Maintain heterogeneity of people, ideas, and endeavors. Diversity is key to evolutionary adaptation in biology. Similarly, diversity increases the flexibility of business systems, helping them adapt to unpredictable changes from within or outside their industry that might obsolete their business models. While diversity might decrease short-term efficiency, itís absolutely essential for a companyís survival in the longer term.
Diversity is necessary, but not sufficient. A commitment to innovation is essential. While It may not always help the business stay out of serious trouble, anticipating major changes and understanding its various options will help the company adapt to new market realities. Doing so effectively requires the kind of leadership that will attract and retain the best possible talent and create a culture of innovation that encourages them to come up with creative solutions to the challenges the firm faces.
Sustain a modular structure of loosely connected components. The more integrated its components, the higher the risks that a shock in one part of the system will rapidly spread across to other parts. A modular adaptive system, that is, one consisting of more loosely connected components, is in a better position to resist the spread of shocks and make the overall system more robust.
But, there are trade-offs. Within a company, integration across business units or geographical regions can enhance information flows, efficiency gains, and innovation. So can integration with other business stakeholders in the broader ecosystem. However, such tighter interconnections also amplify risk, making the company vulnerable to adverse events. "Despite the trade-offs, modularity is a defining feature of robust systems. A bias against it for the sake of short-term gains carries long-term risks."
Preserve redundancy among components. Over millions of years, biological organisms have developed redundant mechanisms to increase their chances of surviving disease or accidents. When one mechanism fails, another can step in. The immune system, for example, has developed multiple, overlapping lines of defense against pathogens of all sorts.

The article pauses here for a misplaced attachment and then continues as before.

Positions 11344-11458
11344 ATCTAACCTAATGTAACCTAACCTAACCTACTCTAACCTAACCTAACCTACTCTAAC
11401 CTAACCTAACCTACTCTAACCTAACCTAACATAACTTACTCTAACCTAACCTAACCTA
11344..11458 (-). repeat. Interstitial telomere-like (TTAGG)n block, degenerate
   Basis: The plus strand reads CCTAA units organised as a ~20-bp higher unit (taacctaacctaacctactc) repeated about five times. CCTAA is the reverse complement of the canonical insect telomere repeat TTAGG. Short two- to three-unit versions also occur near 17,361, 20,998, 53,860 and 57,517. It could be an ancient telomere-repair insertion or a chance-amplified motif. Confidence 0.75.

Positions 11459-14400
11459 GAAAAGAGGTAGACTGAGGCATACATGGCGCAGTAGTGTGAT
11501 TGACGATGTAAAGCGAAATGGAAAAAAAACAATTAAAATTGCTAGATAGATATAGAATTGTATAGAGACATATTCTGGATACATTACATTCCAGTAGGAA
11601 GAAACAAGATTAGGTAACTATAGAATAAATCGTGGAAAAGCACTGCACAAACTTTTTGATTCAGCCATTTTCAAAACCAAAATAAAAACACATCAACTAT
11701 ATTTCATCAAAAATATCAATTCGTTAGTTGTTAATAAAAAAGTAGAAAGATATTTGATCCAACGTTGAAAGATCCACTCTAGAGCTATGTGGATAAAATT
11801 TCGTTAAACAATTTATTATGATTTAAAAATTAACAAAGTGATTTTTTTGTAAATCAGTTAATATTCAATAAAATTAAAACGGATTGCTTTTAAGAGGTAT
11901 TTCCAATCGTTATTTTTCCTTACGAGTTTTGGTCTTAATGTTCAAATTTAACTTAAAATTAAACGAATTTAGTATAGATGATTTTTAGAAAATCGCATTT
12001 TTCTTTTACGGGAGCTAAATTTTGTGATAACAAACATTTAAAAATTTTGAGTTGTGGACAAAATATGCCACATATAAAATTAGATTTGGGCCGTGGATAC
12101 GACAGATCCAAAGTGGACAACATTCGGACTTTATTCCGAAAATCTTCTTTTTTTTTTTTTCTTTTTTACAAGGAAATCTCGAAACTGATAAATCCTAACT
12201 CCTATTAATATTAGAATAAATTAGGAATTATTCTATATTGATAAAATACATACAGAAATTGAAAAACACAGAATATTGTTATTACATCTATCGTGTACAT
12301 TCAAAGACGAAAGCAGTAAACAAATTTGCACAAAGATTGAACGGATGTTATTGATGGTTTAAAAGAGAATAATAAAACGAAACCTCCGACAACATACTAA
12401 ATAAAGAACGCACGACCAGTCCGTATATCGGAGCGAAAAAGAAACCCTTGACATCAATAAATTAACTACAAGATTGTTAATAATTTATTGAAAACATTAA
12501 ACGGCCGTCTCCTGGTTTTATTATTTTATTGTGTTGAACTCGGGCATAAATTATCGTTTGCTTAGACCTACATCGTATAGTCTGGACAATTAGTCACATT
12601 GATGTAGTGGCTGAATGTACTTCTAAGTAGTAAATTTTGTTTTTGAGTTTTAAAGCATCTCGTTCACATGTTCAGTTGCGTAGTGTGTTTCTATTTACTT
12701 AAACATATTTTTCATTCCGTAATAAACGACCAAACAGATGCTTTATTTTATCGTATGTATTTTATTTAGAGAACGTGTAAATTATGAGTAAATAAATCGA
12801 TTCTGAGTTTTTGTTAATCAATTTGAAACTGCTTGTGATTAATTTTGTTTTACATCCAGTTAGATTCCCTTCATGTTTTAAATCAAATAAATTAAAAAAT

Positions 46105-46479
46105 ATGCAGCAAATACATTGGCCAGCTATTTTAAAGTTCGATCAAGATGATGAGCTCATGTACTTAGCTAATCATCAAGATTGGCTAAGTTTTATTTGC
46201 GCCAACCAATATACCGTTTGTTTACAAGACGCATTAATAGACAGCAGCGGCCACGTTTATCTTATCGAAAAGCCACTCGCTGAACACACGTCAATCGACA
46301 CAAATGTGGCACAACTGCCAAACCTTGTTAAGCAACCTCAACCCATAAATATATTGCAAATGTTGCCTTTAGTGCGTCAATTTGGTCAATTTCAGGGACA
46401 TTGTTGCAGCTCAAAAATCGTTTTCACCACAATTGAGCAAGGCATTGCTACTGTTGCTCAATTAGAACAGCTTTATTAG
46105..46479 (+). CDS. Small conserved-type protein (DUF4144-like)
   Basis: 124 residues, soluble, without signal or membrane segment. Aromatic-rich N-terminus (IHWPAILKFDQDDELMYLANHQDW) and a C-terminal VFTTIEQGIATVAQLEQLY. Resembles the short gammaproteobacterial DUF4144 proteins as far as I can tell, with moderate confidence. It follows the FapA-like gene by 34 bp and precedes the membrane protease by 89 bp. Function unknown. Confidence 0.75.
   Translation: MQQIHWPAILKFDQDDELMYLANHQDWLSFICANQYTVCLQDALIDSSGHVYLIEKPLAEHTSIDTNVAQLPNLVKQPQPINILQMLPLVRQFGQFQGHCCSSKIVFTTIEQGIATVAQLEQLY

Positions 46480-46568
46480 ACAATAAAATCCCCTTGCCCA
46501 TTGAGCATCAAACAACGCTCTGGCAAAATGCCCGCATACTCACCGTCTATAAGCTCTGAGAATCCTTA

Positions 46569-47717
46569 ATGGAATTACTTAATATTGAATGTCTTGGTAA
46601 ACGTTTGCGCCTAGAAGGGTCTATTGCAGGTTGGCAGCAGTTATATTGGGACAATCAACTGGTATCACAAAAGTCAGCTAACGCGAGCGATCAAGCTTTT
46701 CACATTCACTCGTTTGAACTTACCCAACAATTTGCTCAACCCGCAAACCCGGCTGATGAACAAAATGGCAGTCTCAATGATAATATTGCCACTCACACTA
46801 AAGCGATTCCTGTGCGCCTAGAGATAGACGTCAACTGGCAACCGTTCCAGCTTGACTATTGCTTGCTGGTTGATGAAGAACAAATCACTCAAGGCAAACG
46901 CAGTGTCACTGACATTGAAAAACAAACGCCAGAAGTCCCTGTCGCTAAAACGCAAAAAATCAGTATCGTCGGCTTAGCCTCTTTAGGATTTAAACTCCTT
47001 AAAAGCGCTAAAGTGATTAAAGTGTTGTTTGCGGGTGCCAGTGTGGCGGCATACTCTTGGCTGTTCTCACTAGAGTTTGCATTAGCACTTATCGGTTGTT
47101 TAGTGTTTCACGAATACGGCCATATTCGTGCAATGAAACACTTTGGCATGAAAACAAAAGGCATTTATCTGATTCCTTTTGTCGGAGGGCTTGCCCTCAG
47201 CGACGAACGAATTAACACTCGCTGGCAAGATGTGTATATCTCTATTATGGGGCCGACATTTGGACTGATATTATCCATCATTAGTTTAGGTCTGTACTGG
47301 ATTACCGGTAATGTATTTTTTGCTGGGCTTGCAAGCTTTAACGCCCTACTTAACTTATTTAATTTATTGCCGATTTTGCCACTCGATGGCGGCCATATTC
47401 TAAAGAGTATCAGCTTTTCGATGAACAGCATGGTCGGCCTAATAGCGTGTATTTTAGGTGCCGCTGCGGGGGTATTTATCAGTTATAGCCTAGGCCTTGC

Companies often view redundancy as the antithesis of efficiency. But, as business systems become more complex, the interactions between their internal components and those of the environment in which they operate dominate the overall design. Serious problems and system-wide shocks can increasingly occur from the unanticipated interactions among these various components. Resiliency must be therefore built into the design of the system, including alternative mechanisms to keep the system operating despite accidents or shocks. A resilient company must make the proper trade-offs between efficiency and redundancy.
Expect surprise, but reduce uncertainty. Few things are harder to predict than the potential impact of new technologies, business models or market changes. Every company, no matter how large or small, should view itself as being but one asteroid away from trouble or oblivion, even more so now given our accelerated pace of change. But while the future is indeed unpredictable, we can continuously do the equivalent of scanning the sky to see if any asteroids might be heading our way.
Doing so requires talent and R&D investments. Talented people can generally anticipate disruptive changes years before they happen through their own research as well as their interactions with research communities, universities and startups. They can take preemptive actions against potential threats by developing alternative products and business strategies.
Create feedback loops and adaptive mechanisms. Natural selection is the process by which "traits that enhance survival and reproduction become more common in successive generations of a population." Mutation is natureís way of conducting many diverse experiments, and natural selection is the feedback mechanism used to amplify those traits most likely to survive.
Companies have traditionally relied on forecasting and planning to develop their long-term strategies. But such exercises are less relevant and reliable in a fast changing, unpredictable business world. They must instead embrace a more iterative innovation process based on marketplace experimentation, feedback loops and adaptive mechanisms, - the business equivalent of natural selection.
Foster trust and reciprocity. Mutual trust and confidence are more important than ever for economies to operate efficiently in our increasingly integrated world. Trust is essential to good business relationships. The more a firm has earned our trust, the more comfortable we are doing business with that firm, - now and in the future.
Mutual trust is also essential to the robustness of complex adaptive systems. The individual interests of a firm will often conflict with the interests of the overall business system. If enough individual firms pursue their own selfish interests, the overall system becomes weaker and everyone suffers. While seeking to maximize their own profits, leaders should consider how their firms are adding value and contributing to the overall business ecosystem.
"Rising corporate mortality is an increasing threat, and the forces driving it - the dynamism and complexity of the business environment - are likely to remain strong for the foreseeable future," note the authors in conclusion… "Understanding the principles that confer robustness in complex systems can mean the difference between survival and extinction."